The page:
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The Student News Site of Brophy College Preparatory

Brophy Roundup

The Student News Site of Brophy College Preparatory

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Widespread sports betting reaches high schoolers

Widespread sports betting reaches high schoolers

Photo Illustration by Alex Gross ’24


On May 14, 2018, the U.S. Supreme Court ruled 6-3 against a federal law which prohibited sports gambling in most states, opening the door for its legalization across America. Almost five years later, the decision’s effects have been far-reaching, touching the lives of Brophy students.

The majority of sportsbooks require bettors to be at least 21 years old. However, especially on digital platforms, this is extremely difficult to verify. And sportsbooks have every incentive to look the other way from underage betting when it comes to college and high school students.

Teenagers can easily download apps like DraftKings or FanDuel onto their phones, opening to them the world gambling by creating an account and linking their credit card or Venmo. 

One Brophy sophomore, who wished not to be named due to potential disciplinary action, began to bet on sports around the beginning of the school year. “I saw tons of videos online and thought it looked fun and decided to try it with my dad,” he said.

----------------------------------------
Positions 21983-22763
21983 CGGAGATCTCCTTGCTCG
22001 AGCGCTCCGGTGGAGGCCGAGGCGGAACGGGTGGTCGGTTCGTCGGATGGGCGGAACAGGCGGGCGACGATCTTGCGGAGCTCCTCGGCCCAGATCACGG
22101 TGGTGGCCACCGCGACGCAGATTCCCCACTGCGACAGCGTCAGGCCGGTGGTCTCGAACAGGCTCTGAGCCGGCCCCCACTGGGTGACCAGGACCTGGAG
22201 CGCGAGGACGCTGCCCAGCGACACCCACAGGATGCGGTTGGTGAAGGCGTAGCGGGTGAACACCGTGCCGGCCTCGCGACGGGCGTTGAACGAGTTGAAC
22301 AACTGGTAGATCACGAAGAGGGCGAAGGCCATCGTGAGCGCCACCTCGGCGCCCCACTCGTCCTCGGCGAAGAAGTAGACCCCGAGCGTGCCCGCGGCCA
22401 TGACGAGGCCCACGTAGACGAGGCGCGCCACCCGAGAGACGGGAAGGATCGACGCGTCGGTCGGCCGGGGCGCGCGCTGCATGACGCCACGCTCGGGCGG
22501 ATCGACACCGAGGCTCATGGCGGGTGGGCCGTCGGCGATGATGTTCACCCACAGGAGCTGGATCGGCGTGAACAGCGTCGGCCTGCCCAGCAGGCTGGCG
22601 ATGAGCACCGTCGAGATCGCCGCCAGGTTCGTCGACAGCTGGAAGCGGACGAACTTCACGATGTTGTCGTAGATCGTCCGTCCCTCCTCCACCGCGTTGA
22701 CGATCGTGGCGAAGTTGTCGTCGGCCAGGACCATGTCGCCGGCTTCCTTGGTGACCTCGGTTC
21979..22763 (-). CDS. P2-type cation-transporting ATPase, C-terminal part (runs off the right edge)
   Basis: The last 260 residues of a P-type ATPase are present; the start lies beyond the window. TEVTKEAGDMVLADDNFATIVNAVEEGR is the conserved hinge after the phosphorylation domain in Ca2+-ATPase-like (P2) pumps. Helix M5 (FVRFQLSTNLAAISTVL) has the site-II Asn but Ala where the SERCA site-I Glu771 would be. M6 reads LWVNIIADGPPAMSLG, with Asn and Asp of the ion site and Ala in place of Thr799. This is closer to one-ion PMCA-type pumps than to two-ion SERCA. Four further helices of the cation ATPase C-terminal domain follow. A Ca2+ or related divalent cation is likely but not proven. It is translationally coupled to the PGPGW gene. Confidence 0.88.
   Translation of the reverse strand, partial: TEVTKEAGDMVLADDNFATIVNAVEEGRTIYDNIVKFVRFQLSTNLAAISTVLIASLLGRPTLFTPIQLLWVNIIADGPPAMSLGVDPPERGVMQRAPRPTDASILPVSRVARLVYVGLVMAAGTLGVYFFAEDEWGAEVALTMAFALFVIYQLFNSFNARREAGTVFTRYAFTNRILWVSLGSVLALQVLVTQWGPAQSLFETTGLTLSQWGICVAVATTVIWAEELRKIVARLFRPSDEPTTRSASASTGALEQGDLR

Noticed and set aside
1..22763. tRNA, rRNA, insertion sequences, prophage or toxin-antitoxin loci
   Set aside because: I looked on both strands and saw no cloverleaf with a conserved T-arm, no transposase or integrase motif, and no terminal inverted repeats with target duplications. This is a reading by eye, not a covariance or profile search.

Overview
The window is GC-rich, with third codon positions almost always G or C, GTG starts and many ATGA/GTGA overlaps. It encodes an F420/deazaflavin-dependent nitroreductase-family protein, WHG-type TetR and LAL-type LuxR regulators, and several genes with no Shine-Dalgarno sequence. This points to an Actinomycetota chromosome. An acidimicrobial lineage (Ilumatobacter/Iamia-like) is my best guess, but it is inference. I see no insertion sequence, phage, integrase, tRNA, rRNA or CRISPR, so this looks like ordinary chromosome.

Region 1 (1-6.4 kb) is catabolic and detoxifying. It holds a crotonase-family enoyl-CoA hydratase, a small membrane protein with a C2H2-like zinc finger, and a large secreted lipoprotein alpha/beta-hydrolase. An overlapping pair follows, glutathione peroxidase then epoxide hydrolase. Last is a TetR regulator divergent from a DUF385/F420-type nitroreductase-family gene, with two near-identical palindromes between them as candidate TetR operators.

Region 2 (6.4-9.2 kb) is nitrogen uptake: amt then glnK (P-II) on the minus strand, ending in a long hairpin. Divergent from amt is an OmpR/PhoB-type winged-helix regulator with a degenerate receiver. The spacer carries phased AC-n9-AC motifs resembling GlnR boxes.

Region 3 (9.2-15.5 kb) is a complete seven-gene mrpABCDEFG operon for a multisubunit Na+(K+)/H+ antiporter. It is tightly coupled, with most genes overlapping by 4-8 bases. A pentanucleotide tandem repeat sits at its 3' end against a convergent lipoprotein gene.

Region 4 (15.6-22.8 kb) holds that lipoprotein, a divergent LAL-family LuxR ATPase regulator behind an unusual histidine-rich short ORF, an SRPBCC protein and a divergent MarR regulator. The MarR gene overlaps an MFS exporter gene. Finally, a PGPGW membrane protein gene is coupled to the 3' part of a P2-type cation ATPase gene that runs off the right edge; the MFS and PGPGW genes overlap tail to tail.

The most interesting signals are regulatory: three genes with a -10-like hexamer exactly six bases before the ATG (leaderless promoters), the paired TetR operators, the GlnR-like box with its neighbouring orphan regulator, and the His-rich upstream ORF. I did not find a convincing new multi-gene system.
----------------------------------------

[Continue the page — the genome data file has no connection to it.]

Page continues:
Many enjoy placing bets because it creates excitement for them in games that they would typically have no interest in watching. For example, even if students were not Chiefs or Eagles fans during the Super Bowl, they could place a $20 wager on the Chiefs winning, giving them the same thrill as if the Chiefs were their favorite team.

However, this can quickly spiral. Addiction is common. One student said that after a little while, he would only watch sports if he had gambled on them, fueling the already strong urge to wager money. Additionally, it is extremely important to remember that the sportsbooks consistently produce large profits, and that the odds are stacked against the individual placing the bets.

The student previously mentioned believes it is acceptable for students to gamble on sports as long as it is limited. 

“I would advise students that are thinking about betting on sports to start with a very small amount of money and only bet on a few games because it is very addicting and very hard to actually win any money. You have to be comfortable with the fact that you will likely lose money in the long run,” he said. 

If you believe that yourself or someone you know might be addicted to sports gambling, The National Council on Problem Gambling’s High School Gambling Fact Sheet (https://www.ncpgambling.org/files/HS_Fact_Sheet.pdf) gives a list of symptoms common to those battling addiction. It is vital to lend a helping hand to these people if they are a part of your life.

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Henry Walters, News Editor
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